This server comes with a mini-PCI RAID card as standard equipment, the LSI 1064E. To set it up, I did the following:
- Installed two 500 GB “datacenter class” drives (well, after I figured out how to obtain the mysterious drive rails of mystery from eBay, anyway).
- entered the LSI MegaRAID BIOS by pressing CTRL+C during bootup, and built a simple mirror array.
- booted and installed the OS, Windows Server 2008 x64 Standard.
- Installed the MegaRAID Storage Manager software for Windows (which I had a hell of a time finding, thanks Lenovo)
- after OS fully ready — ejected one of the mirrored drives!
The good news is this worked fine. The system kept humming away with the one good drive it had left, which is the goal of a mirrored drive array. I’ve done this test with both the first and second drive; works either way. So far so good!
However, when I reinserted the drive, the system bluescreened. Doh! That’s the bad news.
I assumed this meant the system needed to rebuild the drive from the MegaRAID BIOS utilities. So I rebooted, pressed CTRL+C to enter the MegaRAID BIOS utility during the boot sequence, and began resyncing the 500 GB mirrored array. Resyncing from the BIOS took about four hours. After rebooting, I was up and running again, but having four hours of downtime to replace a failed drive is, uh.. pretty bad.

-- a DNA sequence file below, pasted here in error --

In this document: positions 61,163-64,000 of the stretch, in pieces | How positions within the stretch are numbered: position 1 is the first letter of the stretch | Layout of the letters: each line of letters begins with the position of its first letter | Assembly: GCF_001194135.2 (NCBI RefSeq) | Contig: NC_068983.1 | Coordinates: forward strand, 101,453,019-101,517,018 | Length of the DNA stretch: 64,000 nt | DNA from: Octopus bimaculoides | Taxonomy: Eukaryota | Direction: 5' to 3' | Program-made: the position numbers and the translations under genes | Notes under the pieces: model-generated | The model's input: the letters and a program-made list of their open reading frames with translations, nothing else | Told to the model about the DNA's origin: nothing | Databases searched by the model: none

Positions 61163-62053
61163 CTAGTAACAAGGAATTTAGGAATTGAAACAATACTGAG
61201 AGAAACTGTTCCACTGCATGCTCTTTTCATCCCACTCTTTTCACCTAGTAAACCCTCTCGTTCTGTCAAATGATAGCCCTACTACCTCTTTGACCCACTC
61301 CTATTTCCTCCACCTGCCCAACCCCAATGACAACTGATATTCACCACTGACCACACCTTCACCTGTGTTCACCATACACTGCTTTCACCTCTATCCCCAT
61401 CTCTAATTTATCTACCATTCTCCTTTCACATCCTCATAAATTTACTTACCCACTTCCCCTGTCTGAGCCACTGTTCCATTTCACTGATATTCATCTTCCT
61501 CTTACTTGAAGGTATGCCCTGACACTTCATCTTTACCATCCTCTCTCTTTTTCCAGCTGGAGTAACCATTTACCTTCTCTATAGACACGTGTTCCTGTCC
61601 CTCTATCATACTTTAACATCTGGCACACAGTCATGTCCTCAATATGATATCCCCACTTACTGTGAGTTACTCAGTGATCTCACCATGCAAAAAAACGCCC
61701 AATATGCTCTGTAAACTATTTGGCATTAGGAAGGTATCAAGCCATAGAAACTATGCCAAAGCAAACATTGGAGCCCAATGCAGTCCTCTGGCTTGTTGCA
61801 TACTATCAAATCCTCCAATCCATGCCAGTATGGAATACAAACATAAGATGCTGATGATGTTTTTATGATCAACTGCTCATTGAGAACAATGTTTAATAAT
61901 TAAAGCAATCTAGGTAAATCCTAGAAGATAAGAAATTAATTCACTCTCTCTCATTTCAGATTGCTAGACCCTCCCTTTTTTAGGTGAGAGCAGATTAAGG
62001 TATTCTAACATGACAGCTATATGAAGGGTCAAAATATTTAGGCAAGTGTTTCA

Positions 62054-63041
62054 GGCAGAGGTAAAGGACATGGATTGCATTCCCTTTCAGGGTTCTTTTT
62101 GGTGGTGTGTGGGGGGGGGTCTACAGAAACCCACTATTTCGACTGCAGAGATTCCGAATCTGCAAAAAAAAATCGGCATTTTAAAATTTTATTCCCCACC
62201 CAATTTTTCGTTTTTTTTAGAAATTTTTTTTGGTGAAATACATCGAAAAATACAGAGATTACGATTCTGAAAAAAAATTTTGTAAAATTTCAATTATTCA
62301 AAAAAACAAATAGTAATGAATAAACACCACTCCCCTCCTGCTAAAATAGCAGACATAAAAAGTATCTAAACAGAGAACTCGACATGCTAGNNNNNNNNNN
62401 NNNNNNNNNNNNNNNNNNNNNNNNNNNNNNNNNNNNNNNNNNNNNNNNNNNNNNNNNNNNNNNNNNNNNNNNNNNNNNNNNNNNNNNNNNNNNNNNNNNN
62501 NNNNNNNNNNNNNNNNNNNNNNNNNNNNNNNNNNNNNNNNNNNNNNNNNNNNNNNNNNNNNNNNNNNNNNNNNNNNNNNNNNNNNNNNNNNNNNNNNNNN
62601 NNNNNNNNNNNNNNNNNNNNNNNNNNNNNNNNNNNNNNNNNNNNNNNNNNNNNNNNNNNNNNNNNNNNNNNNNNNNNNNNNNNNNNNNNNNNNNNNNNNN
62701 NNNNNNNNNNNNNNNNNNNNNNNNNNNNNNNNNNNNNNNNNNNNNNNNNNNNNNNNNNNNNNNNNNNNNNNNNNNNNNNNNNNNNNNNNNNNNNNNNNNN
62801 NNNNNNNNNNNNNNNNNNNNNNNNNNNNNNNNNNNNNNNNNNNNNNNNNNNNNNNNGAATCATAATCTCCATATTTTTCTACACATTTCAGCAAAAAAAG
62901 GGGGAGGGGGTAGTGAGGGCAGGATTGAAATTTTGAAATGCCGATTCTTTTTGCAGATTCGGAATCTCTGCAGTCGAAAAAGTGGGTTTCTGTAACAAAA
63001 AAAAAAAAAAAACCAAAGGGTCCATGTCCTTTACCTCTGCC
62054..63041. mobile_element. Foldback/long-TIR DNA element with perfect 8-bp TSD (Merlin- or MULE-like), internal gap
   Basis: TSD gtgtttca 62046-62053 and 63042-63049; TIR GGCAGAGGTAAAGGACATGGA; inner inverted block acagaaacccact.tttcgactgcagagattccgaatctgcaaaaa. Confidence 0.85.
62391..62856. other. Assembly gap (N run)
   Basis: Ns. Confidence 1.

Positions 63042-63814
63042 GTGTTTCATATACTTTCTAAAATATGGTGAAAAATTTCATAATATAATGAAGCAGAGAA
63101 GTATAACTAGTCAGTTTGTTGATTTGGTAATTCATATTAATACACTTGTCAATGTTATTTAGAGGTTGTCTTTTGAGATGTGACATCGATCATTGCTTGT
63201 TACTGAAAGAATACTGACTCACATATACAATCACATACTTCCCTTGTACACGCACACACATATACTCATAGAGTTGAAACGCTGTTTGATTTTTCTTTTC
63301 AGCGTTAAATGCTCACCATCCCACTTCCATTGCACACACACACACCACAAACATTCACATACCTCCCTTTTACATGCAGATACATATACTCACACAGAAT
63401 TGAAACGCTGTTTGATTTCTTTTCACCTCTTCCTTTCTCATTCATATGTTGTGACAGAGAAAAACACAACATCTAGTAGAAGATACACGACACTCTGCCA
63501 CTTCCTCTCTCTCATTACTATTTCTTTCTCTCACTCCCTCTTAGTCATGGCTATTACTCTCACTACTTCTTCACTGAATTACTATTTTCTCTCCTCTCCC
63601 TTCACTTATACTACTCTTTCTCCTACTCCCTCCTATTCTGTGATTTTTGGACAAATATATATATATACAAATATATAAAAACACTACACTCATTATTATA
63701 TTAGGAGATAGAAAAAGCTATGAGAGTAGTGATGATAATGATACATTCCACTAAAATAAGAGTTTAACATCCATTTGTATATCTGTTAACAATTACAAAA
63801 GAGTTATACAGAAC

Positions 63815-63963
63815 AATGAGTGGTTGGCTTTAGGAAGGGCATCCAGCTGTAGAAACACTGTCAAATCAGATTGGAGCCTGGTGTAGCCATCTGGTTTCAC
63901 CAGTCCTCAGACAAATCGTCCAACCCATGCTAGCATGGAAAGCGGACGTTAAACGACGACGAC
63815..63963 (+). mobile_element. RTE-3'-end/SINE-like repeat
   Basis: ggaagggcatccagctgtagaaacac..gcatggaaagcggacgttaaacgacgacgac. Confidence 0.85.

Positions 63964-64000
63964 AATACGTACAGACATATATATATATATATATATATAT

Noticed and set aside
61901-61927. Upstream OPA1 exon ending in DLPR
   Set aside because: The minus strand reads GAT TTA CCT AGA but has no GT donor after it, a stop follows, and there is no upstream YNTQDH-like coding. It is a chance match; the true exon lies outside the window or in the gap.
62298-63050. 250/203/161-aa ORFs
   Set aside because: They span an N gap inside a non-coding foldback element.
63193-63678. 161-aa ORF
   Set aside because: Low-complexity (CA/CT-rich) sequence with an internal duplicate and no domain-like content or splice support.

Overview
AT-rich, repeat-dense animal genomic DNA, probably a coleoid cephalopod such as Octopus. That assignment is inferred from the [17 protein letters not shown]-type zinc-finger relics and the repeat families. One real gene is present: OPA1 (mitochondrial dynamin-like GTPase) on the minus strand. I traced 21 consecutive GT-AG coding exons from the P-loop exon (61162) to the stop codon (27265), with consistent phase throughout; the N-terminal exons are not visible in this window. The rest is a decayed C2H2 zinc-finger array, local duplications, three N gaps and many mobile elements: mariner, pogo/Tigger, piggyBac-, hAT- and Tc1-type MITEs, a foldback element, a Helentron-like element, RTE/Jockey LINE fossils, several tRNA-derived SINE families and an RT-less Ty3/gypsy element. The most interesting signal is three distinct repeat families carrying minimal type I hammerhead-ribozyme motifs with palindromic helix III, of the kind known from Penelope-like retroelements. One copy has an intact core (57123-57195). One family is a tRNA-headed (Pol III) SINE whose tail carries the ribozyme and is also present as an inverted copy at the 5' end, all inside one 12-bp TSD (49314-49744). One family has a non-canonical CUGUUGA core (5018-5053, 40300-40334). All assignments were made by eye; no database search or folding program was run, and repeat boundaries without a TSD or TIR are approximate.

Well, this time I decided to reboot the system as-is after the eject, ok, reinsert, doh! cycle.
The server booted the OS fine. I entered the MegaRAID manager, and lo and behold: the array was indeed rebuilding, all on its own! Very very slowly, but still!
I had jumped to the conclusion that live rebuilds were impossible when I inserted the new drive and it bluescreened. Looks like the real restriction is that you can’t hot swap a failed drive — you must shut down, swap out the drive, and then reboot.
Of course this kind of “live” mirror rebuild takes a heck of a lot longer — 8 hours or more in my testing. And during the rebuild, disk performance is pretty much in the toilet, as you’d expect. The RAID controller has to copy 500 GB of data from the good drive to the new mirror drive.. and on top of that, copy any data that changed during the copy, too. On some level it’s amazing this stuff works at all.
Requiring a reboot isn’t optimal for failed mirror drive replacement, but it sure beats the heck out of 4 hours of downtime!